Apple TV: The tech giant's bid to take over your living room
Published 08/09/2015 | 08:33
Apple TV, by the company's own admission, is a product which triggers conflicting emotions. In 2010 chief executive Tim Cook famously dismissed the set top box as a hobby, as Apple was more focused on being a mobile device company.
He backtracked in 2014 after it generated $1bn in a single year, saying: "It's a little more difficult to call it a hobby these days".
It's not unfair to say that Apple TV lacks the star power of the iPhone, or the simplicity of the iPad. Its userface has been criticised in the past for being too clunky, and while it's carved out a niche in the American market, stiff competition means it hasn't had the chance to define its product sector the way the iPod did the mp3 player, or the Apple Watch has the smartwatch.
All that could be set to change with the impending announcement of a new, gaming-focused fourth-generation Apple TV, with a streaming service likely to follow next year. Here is the Apple TV's history, and with any hope, its future.
1993 - 1994
Apple's very first foray into the world of TV integration was the short-lived Macintosh TV, giving you the choice to switch between the computer display and a cable-ready TV, controlled by a remote. One of the few black Macs, only 10,000 units were made before it was discontinued in 1994.
1994 - 1995
Apple developed the little-known Apple Interactive Television Box in collaboration with BT and Belgacom during the mid-nineties. It never went on full sale, though a manual is still available to view on Apple's website.
"With the Apple Interactive Television Box (Apple Interactive TV Box) and the services of an interactive service provider, your TV is no longer something to just “watch.” Now, you can take control of your TV set, using it in many exciting new ways," the manual reads.
1995 - 1997
Multimedia technology console the Apple Bandai Pippin was released in collaboration with Bandai in the mid-nineties, and combined a networked computer with a home games console. Players had the pick of exciting-sounding games including Mr. Potato Head Saves Veggie Valley, Exotic Sushi and Gus Goes to the Kooky Carnival in search of Rant in an effort to compete with the Sega Saturn, but Steve Jobs pulled the plug on it when he returned to Apple in 1997.
Apple previewed Apple TV, then known as iTV, in the September of 2006. It ran a stripped-back version of OS X Tiger with a modified Front Row interface. Steve Jobs described it as a "work in progress". It was later renamed Apple TV after Britain's very own ITV said it would “vigorously defend” its brand and reputation should Apple push forward with the monicker.
Apple TV is formally announced at the Macworld conference, alongside the very first iPhone and rebranding from Apple Computer to Apple Inc. The company begins taking pre-orders, clocking up more than 100,000 reservations by the end of the month ahead of the March sale date.
The first 40GB Apple TV goes on sale, with a 160GB version following in May.
Support for YouTube on Apple TV is revealed as coming to devices in mid-June, with YouTube adding videos each week until the full catalogue becomes available in the autumn.
Apple announces a software upgrade freeing Apple TV from needing to be connetced to a computer in order to stream or sync content, as well as allowing you to rent films on the iTunes Store directly from your TV. “No more driving to the video store or waiting for DVDs to arrive in the mail,” said Steve Jobs at the time. What a relief.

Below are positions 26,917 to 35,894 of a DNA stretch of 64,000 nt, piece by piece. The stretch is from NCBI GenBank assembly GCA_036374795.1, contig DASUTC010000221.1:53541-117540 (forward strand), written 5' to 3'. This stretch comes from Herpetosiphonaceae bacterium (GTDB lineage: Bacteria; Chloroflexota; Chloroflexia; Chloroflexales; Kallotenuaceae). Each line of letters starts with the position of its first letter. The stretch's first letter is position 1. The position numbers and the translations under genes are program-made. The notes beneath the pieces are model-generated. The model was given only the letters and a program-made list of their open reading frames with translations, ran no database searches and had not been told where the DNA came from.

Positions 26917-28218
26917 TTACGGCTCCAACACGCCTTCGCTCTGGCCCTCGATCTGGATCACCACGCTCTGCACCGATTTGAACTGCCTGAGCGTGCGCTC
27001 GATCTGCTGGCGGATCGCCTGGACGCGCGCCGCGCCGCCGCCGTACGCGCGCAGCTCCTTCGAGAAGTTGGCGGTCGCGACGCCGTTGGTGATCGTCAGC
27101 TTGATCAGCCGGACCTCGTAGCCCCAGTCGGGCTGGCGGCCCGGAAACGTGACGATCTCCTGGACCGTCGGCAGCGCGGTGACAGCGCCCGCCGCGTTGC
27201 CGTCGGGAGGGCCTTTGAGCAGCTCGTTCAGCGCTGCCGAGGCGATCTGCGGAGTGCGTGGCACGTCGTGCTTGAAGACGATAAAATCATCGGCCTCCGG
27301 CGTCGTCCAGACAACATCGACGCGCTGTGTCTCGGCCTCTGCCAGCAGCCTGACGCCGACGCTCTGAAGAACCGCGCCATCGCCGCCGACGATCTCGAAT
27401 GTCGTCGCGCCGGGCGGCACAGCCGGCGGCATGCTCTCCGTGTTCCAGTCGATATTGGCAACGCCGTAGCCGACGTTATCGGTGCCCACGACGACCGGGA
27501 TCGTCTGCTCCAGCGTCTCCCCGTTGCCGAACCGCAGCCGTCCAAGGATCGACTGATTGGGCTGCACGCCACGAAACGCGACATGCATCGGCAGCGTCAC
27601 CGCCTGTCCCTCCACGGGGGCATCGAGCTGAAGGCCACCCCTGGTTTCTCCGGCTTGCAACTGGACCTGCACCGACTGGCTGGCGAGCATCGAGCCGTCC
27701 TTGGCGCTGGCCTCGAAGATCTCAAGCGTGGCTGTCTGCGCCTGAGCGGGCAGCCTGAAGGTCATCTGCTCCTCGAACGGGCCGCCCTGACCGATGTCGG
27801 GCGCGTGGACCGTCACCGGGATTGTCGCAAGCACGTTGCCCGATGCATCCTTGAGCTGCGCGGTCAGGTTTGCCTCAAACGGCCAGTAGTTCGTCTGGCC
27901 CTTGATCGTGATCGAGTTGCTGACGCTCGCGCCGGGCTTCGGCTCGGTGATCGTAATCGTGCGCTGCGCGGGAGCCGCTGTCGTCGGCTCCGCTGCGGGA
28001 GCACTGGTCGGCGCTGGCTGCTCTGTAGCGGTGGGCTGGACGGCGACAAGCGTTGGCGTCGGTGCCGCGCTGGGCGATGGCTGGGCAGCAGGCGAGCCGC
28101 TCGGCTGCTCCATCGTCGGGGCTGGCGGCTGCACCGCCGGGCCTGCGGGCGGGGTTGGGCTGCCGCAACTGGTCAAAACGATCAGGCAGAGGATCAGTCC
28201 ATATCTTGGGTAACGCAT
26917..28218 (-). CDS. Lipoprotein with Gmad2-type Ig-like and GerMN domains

The second generation Apple TV is launched. Macworld called it "a remarkable deal if you’ve got an HDTV and have made an investment in iTunes purchases... This is a good product that has the potential to erase its status as a hobby and become a hit—but it feels like a few pieces of the puzzle are still missing."
Speculation Apple planned to release a 37-inch TV in 2012 proved unfounded. Jobs told his biographer Walter Isaacson that he had "cracked" the problem of building a television shortly before he died in the October of 2011. Rumours of a TV began to intensify following the book's publication just after Jobs' death.
The third version of Apple TV is released. Alphr said that as a standalone device it was still "painfully short of compelling content". A Rev A versionis pushed out in January 2013.
Tim Cook confirms that 2.7 million third-generation units had been sold throughout 2012 to date.
Apple files for a patent for an Apple TV remote with inbuilt Touch ID sensor, allowing users to use their biometric data to enter TV passwords, created personalised profiles or controlling connected devices. It explores how biometric information collected through fingerprint sensors could be harnessed to personalise user profiles and acess accounts without the need for 'annoying and/or burdensome' logins.
Data could also be supplied through retinal or facila images, palm, toe or hand prints, voice samples and gesture patterns, according to the filing. It is later granted in July 2015.
Cook reveals that Apple TV generated $1 billion of revenue the previous year.
Details from a confidential email sent by Jobs in 2010 reveal the future of Apple TV, including a strategy to "stay in the living room game" and create a “must have” accessory for iOS devices. He planned to add content from NBC, CBS, Viacom and HBO, and even considered creating a "magic wand" to control the device.
Cook announces that Apple has sold a total of 25 million Apple TVs to date. Rumours, later proved baseless, circulate that Apple is planning to unveil a new Apple TV with App Store and Siri integration at June's Worldwide Developer Conference (WWDC).
Apple looks set to unveil a new, fourth-generation Apple TV with gaming capabilities.